Wednesday, January 25, 2012

Post #169 - The Drums of Diplomacy

A number of individuals and groups are beginning to push back against the rush to war with Iran.

The International Movement for a Just World (JUST) "invites citizens of the world to join a global campaign aimed at averting a colossal catastrophe in West Asia." The campaign, entitled, "NO TO MILITARY INTERVENTION IN SYRIA; NO TO MILITARY STRIKES AGAINST IRAN" will collect signatures from "people in every continent to demonstrate to the centres of power in the West and their allies and proxies in West Asia and North Africa (WANA) that any military action by them against Syria and Iran in whatever form or guise is totally unacceptable."

Although JUST wants Iran to be "totally transparent about its nuclear programme and remove any suspicion that it is developing nuclear weapons," it also urges Israel to "immediately eliminate its huge nuclear arsenal," saying that these actions would constitute "a positive step towards peace in the region."

The on-line paper The Independent said this week: "The the European Union to ban imports of Iranian oil...makes even more perilous a confrontation that could yet lead to war..."  What also does not help matters, they said, is "the baying for military action from ill-informed Republican candidates on the 2012 campaign trail..." President Obama, they wrote, "has thus far played a difficult hand with impressive steadiness...But, in an election year, the pressure on Mr Obama to be 'tough on Iran' will only grow. As tensions increase, it is vital to remember that the West's goal is to bring Iran not to the battlefield, but the negotiating table...In short, the time for a deal has not yet run out. Nor must our patience."

Picture accompanying LA Times article
An editorial in the Los Angeles Times of January 10 was titled, "Iran war talk: Can we stop playing Hitler whack-a-mole?" The article notes how every conflict eventually calls forth the same terminology and imagery, whether speaking about Saddam Hussein, Muammar Qaddafi or Mahmoud Ahmadinezhad -- the ultimate scare tactic of finding yet another Third Reich looming somewhere in the world. They cite a bi-partisan list of those who treat a nuclear weapon in Iranian hands as an "unacceptable" outcome, quoting Mitt Romney and Defense Secretary Leon Panetta using nearly identical language on this point.

The author of the opinion piece says, "I think the American people are just a bit tired of playing Hitler whack-a-mole...And this is starting to give me 2003 deja vu: Everyone knows the Iranians are building a bomb, just like everyone knew Saddam Hussein was pursuing a bomb...Except he wasn't...And even if the Iranians are, what makes everyone so sure they'd use it?
"If we went to war every time someone said something bellicose, we'd be going to war a lot -- uh, I mean a lot more...We didn't want the Soviet Union to get the bomb, but it did. We didn't want China to get the bomb, but it did. Ditto North Korea. And Pakistan...Each time, some argued -- as some, especially Israel, argue now about Iran -- that it would be Armageddon if the bad guys got the bomb...Well, the United States has lived for more than 60 years with thousands of nuclear warheads pointed at it...It's no picnic, but we're still here.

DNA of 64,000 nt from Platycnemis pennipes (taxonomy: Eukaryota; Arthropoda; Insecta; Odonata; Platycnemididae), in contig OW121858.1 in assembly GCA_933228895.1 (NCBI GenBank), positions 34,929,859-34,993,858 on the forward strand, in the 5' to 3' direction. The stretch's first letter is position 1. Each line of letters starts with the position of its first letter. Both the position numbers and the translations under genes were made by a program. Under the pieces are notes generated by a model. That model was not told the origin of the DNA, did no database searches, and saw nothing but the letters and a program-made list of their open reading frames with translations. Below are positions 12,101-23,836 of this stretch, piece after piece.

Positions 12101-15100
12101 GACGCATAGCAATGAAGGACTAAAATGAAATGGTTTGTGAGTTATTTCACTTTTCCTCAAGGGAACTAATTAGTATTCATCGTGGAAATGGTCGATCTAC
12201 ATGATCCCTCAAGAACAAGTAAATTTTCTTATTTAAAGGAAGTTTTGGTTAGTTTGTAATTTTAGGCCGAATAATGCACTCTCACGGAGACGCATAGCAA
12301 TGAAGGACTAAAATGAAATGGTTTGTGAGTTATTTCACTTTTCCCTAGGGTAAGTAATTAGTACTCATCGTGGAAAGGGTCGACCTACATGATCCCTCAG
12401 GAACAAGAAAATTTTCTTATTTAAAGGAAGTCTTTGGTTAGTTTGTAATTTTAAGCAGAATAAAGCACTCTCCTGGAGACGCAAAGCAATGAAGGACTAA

"So why don't we give the war talk a rest. Hitler, after all, is dead."

The Atlantic (in its on-line version) ran an article by senior editor Robert Wright, in which he quotes Bill Keller of the New York Times

Robert Wright
"The point of tough sanctions, of course, is to force Iranians to the bargaining table, where we can do a deal that removes the specter of a nuclear-armed Iran... But the mistrust is so deep, and the election-year pressure to act with manly resolve is so intense, that it's hard to imagine the administration would feel free to accept an overture from Tehran. Anything short of a humiliating, unilateral Iranian climb-down would be portrayed by the armchair warriors as an Obama surrender. Likewise, if Israel does decide to strike out on its own, Bibi Netanyahu knows that candidate Obama will feel immense pressure to go along."

This leads Wright to observe:

"I can hear the armchair warriors (e.g., Newt Gingrich, Mitt Romney, Rick Santorum) responding to Keller now: 'Well what's wrong with a humiliating, unilateral Iranian climb-down?' Nothing, except that humiliating unilateral climb-downs tend not to happen in the real world. For all the talk about how sanctions are supposed to bring about a 'diplomatic solution,' there has been little mention of a basic rule of diplomacy: If you want your demands met, you should give your adversary a face-saving way to meet them. As much as we may dislike Iran's leaders, we're going to have to figure out a way to let them plausibly declare victory to their people if we really want a diplomatic solution."

Iran critic Rick Santorum
One element of a deal that would be important to Iran, Wright says, "would be letting it enrich its own uranium as part of a peaceful nuclear energy program. (And as Princeton scholar R. Scott Kemp explains on Keller's blog, this would offer the key benefit of continued international monitoring.) But this is an unpopular option in Israel and on the American right, and I don't expect Gingrich, Romney, or Santorum to let Obama get away with anything that fits that description. "So far as I can tell, the position of the three people who might be the Republican presidential nominee can be summarized as follows: (1) If Iran doesn't meet our demands we must bomb it! (2) We must make demands that are essentially impossible for Iran to meet! The rest, as they say, may be history"

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